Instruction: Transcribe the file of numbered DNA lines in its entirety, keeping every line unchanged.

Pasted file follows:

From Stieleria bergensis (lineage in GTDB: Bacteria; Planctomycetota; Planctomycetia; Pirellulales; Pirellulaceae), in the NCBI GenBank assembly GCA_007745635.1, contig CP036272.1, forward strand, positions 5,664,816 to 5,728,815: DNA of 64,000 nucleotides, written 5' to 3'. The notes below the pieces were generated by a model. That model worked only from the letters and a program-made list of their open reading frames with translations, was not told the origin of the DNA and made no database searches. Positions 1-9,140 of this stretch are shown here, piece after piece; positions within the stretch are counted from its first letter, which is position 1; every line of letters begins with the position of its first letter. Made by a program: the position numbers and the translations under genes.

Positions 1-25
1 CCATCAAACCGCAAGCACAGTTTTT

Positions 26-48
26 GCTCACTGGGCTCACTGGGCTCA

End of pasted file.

From Stieleria bergensis (lineage in GTDB: Bacteria; Planctomycetota; Planctomycetia; Pirellulales; Pirellulaceae), in the NCBI GenBank assembly GCA_007745635.1, contig CP036272.1, forward strand, positions 5,664,816 to 5,728,815: DNA of 64,000 nucleotides, written 5' to 3'. The notes below the pieces were generated by a model. That model worked only from the letters and a program-made list of their open reading frames with translations, was not told the origin of the DNA and made no database searches. Positions 1-9,140 of this stretch are shown here, piece after piece; positions within the stretch are counted from its first letter, which is position 1; every line of letters begins with the position of its first letter. Made by a program: the position numbers and the translations under genes.

Positions 1-25
1 CCATCAAACCGCAAGCACAGTTTTT

Positions 26-48
26 GCTCACTGGGCTCACTGGGCTCA